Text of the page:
Qatalum on traget

The Qatalum aluminium project is on track for start-up at the year-end 2009. The plant buildings are now gradually rising from the flat, sandy landscape of the Mesaieed Industrial Park in Qatar.

​​​HECTIC: The Qatalum construction site is a hectic place, where almost 15,000 construction workers are currently busy building the aluminium plant. (Click the picture for large version! See also slideshow below.)

During a recent visit, Hydro's CEO and President Eivind Reiten witnessed the progress made on the project himself and he was duly impressed.

"It's an impressive site, and it's particularly pleasing that they have come this far with a very good health, safety and environment (HSE) record," he says.​

“The last time I was here there was not so much to see on the surface. But now you can picture what the Qatalum site will look like when it’s finished. I congratulate everyone involved in this tremendous effort and hope the rest of the project progresses equally successfully.”

15,000 construction workers

At the moment there are almost 15,000 workers on site, though peak manning is expected from December to March when there will be more activity than ever.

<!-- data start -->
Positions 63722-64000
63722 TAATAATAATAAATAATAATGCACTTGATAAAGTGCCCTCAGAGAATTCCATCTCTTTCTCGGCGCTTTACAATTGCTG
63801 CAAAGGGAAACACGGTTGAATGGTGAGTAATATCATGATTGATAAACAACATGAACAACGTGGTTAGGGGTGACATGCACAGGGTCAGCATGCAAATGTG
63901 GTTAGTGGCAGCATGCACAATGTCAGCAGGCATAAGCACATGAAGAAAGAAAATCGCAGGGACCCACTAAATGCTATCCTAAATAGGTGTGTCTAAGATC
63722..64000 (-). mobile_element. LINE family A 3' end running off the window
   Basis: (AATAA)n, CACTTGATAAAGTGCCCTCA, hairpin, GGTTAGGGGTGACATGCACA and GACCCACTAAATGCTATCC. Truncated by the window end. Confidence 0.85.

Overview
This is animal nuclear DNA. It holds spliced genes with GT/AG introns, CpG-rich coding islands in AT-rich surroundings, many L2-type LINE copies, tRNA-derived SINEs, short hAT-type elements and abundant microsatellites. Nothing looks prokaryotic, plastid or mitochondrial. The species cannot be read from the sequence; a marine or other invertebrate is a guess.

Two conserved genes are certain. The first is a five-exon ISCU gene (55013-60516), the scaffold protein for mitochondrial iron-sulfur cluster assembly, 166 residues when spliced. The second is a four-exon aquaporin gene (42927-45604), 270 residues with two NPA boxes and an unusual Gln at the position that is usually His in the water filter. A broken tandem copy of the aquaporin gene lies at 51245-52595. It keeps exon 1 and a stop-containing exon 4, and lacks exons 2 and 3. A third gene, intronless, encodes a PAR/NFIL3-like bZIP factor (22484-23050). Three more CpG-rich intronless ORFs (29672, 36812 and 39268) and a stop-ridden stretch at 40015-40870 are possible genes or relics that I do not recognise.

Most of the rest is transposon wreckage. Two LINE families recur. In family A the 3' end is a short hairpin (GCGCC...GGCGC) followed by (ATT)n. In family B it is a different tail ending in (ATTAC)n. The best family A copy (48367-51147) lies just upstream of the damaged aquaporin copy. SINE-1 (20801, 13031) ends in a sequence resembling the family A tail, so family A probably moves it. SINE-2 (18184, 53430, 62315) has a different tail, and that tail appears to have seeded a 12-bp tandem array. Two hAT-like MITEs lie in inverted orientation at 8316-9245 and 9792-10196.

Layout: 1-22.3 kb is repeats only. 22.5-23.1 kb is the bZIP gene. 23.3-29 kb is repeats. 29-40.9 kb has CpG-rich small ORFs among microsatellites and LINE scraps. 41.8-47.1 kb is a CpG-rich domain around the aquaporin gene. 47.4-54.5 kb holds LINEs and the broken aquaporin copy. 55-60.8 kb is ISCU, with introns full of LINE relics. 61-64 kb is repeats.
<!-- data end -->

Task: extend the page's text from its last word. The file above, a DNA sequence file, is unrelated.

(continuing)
JOINT VENTURE: Hydro and Qatar Petroleum each hold a 50 per cent stake in the large aluminium plant being built near Doha, the capital of Qatar. (Photo: Jan Terje Halmrast)​

In the potroom buildings there is good progress on the foundations, while steel erection has started and is picking up speed. The paste plant, gas-power plant, office buildings and other buildings are all rising out of the sand, and construction of the jetty is well under way. 


"It's a challenge to build such a large greenfield plant in the Gulf area these days. There are a lot of major investment projects, resulting in an overheated local civil and construction market with lack of skilled laborers and construction materials," says Executive Vice President Tom Røtjer, head of Projects in Hydro.

"We are also keeping a close eye on the financial turmoil to see how it may affect our contractors. But let me add that our main challenge is really the sheer size of the project."